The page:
Using questions to create great outcomes
Have you ever considered the importance of questions which guide your behaviour?
Consider the following question, which could be used by a teacher: “How intelligent is he?” Contrast that question with this one: “How is he intelligent?” Notice the second question is a far better one. It not only opens up the possibility of recognizing all kinds of strengths, but assumes that those strengths will be there, whereas the first question is measuring just one scale, in which the student may end up looking favourable, or in which they may measure up poorly, affecting the teacher’s attitude towards them, and therefore the performance of that student.
Questions such as these may underlie all manner of situations. Somebody who feels uncomfortable in social situations may have an underlying question of “Will they like me?” The problem with this question is that it has two possible answers, and statistically speaking, there’s a 50% chance of the answer being a negative one. Powerful questions tend to be open questions, rather than Yes/No questions like this one, often beginning with ‘How’ or ‘In what way’. Keeping that in mind, a much better question would be “In what way will I enjoy connecting with people tonight?”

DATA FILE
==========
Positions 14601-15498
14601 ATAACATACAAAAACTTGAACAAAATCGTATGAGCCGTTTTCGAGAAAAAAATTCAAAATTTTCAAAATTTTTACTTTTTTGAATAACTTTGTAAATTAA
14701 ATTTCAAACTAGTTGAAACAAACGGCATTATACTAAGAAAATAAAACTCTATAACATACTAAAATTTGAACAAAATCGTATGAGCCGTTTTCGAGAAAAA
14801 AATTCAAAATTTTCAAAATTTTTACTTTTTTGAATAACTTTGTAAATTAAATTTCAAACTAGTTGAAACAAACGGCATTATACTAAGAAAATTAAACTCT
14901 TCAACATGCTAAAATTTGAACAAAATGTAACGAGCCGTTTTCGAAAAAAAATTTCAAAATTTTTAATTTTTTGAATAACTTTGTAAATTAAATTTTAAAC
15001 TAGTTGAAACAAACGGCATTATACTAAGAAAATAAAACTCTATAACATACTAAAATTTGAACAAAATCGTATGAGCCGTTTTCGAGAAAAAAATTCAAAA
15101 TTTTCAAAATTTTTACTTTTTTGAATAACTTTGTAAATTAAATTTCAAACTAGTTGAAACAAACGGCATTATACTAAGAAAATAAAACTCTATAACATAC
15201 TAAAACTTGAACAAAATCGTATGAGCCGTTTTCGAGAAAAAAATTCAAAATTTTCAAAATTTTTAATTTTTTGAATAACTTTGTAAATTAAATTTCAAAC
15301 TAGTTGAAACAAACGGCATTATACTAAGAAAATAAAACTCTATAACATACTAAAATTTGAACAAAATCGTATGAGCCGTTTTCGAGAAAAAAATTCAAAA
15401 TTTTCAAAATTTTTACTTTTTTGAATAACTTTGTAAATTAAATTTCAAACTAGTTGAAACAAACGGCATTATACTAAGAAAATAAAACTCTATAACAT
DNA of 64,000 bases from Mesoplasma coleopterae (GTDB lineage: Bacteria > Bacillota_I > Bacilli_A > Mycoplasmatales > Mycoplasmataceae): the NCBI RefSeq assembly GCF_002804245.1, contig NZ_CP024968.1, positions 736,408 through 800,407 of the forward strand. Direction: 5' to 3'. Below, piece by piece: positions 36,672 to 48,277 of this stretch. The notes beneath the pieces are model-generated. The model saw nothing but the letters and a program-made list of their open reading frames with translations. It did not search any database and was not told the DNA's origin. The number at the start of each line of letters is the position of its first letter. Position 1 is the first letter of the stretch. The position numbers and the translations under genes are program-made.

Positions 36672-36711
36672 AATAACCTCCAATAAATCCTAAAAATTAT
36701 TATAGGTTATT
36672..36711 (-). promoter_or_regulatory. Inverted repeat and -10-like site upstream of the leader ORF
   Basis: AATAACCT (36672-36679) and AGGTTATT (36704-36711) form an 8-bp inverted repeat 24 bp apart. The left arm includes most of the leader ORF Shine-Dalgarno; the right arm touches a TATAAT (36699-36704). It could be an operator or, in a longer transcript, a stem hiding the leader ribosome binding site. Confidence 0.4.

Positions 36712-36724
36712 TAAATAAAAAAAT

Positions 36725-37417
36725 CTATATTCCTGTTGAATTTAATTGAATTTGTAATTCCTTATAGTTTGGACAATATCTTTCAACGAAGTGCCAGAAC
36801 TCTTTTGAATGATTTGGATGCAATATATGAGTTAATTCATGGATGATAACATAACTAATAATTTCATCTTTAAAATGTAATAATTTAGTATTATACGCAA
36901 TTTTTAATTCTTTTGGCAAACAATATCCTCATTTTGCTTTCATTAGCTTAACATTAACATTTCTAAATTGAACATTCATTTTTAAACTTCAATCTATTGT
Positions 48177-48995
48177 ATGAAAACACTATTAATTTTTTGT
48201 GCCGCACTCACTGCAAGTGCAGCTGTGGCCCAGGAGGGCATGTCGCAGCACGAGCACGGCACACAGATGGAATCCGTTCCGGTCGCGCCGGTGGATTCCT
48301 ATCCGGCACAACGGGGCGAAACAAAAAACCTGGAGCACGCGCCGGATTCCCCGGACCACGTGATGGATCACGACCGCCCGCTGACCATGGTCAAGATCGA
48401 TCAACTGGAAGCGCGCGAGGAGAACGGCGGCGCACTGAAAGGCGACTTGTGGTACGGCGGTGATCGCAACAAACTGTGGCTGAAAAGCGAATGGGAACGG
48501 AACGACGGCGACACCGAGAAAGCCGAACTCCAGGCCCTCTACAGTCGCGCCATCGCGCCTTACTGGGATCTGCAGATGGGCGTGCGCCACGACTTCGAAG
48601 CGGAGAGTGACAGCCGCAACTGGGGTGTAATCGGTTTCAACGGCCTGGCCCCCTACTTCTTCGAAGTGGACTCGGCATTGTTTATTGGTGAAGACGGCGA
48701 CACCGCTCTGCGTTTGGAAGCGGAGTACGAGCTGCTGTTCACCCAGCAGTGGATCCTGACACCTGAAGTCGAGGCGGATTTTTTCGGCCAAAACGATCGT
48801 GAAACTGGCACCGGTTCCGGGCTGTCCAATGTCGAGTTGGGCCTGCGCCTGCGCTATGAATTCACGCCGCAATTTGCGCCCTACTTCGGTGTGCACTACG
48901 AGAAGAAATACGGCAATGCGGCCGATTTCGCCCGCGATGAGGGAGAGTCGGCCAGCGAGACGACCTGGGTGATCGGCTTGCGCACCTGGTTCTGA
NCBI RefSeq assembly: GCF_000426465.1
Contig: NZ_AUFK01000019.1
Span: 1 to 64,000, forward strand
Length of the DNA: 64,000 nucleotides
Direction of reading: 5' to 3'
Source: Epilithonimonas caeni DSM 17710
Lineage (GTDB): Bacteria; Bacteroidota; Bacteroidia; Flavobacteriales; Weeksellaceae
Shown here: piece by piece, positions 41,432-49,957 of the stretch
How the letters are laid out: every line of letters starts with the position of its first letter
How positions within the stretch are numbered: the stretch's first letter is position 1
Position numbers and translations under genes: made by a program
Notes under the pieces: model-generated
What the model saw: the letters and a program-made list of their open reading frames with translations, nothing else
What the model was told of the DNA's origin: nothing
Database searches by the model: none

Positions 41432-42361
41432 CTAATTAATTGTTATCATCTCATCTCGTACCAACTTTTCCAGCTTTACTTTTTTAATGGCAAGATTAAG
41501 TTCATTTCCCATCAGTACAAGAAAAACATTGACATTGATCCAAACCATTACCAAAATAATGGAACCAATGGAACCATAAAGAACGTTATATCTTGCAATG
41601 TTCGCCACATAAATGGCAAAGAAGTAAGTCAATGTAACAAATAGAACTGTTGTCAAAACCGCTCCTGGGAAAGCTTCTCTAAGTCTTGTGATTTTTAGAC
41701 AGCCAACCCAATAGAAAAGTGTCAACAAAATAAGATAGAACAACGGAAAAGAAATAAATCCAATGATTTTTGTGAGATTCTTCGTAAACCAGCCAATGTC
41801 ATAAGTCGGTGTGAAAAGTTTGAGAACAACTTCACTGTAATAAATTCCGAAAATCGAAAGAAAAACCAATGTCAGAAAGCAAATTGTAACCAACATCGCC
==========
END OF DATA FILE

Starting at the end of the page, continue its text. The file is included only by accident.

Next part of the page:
Take one more example. Imagine you’re in a leadership position, and one of the people you lead seems to make the same mistake again and again. That may lead to a lot of frustration and a question like “Why aren’t they getting it?” That question is limiting as it puts the responsibility and fault onto them. A much better question could be “How can I be a better leader for this person?”, creating thoughtfulness, patience and a higher likelihood of a favourable outcome.